Bruno De Cordier

Bruno De Cordier works for the Conflict Research Group of Ghent University. His research interests include humanitarian aid and –policy, the social impact of globalization and, geographically, Eurasia (the former USSR) and Pakistan. Before joining the university, he worked as a field officer and in humanitarian coordination for the UN. In that capacity, he lived, worked and traveled for more than six years in his region of interest and returns regularly, convinced that an actively interested traveler observes best what actually happens on the grounds. Bruno De Cordier also worked and lived for one and a half year in Bangladesh, and did a series of short- and long-term observation and monitoring missions for the Organization for Security and Cooperation in Europe and for the European Union in Eurasia, Pakistan and the Balkans. He publishes regularly in specialized journals and readers, and has authored several books.

The “Gender Industry” — Controlling the Periphery

More than contributing to just and humane societies, the international gender industry, feminism’s institutionalized offshoot, has undeniably become part of multi-faceted attempts at periphery control. Just like threats and enemies often don’t turn out to be who we are told or believe them to be, measures and movements with an apparently noble and humanist purpose do not always serve... Continue Reading

Fair Observer

The Black Flag and the White Flag

The emergence of a multi-polar world order and the decline of neoliberal hegemony make the creation of a new caliphal entity not that unlikely. Even if the where and how of such a development remain largely shrouded in speculation for now, Pakistan is a possibility. In an editorial published earlier this year, the Russian publicist and Islamic social activist Geidar Jemal suggested that one or... Continue Reading

Fair Observer

The Mark of the Jackals

The recent collision between insurgents and government forces in Khorog, Tajikistan, has little, if anything, to do with a Taliban incursion. It has much more to do with the control by various groups and the regime over this part of the Tajik-Afghan border and its economic assets. It was a rather unusual awakening that early Tuesday morning of July 24 for the inhabitants of the town of... Continue Reading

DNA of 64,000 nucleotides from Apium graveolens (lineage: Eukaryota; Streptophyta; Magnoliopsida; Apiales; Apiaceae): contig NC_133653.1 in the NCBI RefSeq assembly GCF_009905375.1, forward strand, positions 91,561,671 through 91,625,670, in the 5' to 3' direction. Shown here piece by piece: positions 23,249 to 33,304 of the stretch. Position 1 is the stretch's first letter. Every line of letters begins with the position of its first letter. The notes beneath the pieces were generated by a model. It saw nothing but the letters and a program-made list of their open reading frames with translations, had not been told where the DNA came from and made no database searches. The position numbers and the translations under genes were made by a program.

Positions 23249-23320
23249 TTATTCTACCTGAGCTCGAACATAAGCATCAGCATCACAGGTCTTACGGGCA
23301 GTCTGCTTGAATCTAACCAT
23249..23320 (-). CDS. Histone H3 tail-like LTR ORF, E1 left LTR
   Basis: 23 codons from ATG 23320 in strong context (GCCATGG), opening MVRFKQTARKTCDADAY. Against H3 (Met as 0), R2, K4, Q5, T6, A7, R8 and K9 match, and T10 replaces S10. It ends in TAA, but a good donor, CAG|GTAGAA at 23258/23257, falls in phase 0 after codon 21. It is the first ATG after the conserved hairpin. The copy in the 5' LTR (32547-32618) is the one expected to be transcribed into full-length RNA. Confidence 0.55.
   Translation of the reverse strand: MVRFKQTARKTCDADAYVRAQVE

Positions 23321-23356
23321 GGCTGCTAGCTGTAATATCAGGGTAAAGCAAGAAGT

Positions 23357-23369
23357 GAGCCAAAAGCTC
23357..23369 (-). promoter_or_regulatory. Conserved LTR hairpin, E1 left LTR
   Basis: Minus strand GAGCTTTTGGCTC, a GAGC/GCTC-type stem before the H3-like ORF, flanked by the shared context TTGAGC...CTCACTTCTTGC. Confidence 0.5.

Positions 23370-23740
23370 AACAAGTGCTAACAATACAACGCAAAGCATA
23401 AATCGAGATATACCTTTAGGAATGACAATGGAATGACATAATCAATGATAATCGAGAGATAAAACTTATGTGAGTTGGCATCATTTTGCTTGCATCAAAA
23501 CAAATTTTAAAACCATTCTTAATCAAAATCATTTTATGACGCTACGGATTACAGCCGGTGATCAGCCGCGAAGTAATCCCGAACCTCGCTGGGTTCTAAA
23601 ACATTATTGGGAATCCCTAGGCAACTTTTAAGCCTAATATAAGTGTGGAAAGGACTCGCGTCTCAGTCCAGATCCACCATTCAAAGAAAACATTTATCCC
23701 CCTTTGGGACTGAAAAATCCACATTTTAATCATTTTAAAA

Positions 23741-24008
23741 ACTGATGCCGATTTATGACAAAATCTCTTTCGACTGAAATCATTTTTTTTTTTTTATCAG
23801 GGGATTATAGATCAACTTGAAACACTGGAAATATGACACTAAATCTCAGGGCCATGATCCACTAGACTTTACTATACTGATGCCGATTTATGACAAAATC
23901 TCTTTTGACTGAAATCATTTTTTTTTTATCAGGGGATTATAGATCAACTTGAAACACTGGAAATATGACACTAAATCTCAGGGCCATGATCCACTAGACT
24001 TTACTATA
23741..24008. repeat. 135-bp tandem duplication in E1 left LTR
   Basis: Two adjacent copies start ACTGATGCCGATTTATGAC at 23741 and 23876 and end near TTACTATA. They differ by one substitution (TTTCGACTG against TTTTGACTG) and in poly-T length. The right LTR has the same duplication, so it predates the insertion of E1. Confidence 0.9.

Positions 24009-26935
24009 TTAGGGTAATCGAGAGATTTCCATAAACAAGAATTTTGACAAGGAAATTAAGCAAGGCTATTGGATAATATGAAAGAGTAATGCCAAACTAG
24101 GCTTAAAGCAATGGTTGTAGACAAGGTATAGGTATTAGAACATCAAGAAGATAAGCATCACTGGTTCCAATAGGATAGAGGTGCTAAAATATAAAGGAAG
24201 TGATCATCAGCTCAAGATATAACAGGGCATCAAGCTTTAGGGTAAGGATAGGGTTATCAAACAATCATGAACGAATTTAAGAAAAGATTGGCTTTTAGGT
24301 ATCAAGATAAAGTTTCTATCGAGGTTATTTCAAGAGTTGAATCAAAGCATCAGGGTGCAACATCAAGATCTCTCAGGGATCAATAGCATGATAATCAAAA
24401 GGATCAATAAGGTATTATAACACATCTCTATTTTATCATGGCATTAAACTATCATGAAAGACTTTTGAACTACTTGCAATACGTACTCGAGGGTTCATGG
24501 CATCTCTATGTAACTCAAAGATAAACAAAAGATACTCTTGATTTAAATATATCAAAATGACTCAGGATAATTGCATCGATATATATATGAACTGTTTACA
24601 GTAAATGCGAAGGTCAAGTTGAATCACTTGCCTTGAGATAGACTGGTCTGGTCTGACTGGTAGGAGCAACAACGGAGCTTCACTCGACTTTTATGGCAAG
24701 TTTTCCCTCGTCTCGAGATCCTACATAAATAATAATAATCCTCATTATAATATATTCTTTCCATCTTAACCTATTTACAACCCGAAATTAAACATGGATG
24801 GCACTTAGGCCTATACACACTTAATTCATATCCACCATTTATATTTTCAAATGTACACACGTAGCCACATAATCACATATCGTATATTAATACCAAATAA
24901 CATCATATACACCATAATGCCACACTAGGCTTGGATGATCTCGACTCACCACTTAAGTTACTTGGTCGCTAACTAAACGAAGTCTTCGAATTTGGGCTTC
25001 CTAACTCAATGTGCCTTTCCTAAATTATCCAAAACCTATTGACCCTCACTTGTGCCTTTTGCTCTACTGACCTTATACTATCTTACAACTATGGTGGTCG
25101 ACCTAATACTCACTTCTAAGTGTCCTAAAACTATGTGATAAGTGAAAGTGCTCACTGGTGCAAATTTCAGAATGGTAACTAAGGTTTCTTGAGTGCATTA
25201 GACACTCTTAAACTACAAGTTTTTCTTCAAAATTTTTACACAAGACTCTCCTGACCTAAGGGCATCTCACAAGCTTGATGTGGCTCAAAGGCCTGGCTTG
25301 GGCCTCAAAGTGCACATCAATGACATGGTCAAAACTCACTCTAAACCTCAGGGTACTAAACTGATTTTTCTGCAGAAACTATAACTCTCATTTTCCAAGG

Fair Observer

The Sandbank People of Bangladesh

Chars are inhabited sandbanks in the Brahmaputra river that crosses Bangladesh from north to south. The chars comprise less than 1.5% of the country’s total land area but accommodate an estimated 5% of its population. Some char settlements only last one or two monsoons after which they disappear into the river and the inhabitants move to another one. Others, like Chauhali char, have been... Continue Reading

Fair Observer

Afghanistan: The Recoil of the Closed Society

Whether deemed acceptable or not, the idea of including the Taliban in any settlement and international exit strategy in Afghanistan is much more the outcome of a fait accompli on the grounds than of long-term diplomacy. Beyond the Mubarak mosque in Kandahar, the historic capital of Afghanistan, is a shrine with a silver coffer that contains a cloak which, according to tradition, once belonged... Continue Reading

Fair Observer

Life After the Taghut: Part 3

Perspectives and scenarios for regime transition in Uzbekistan. * The Arabic: طاغوت(taghut) means to “cross the limits, overstep boundaries” or “to rebel” vis-à-vis divine authority. Traditionally a term connoting idolatry, it is mentioned in the politically significant Qur'anic verse 4:76. During the medieval period, it has was used by Muslims to... Continue Reading

Fair Observer

Life After the Taghut : Part 2

Perspectives and scenarios for regime transition in Uzbekistan. * The Arabic: طاغوت(taghut) means to “cross the limits, overstep boundaries” or “to rebel” vis-à-vis divine authority. Traditionally a term connoting idolatry, it is mentioned in the politically significant Qur'anic verse 4:76. During the medieval period, it has was used by Muslims to... Continue Reading

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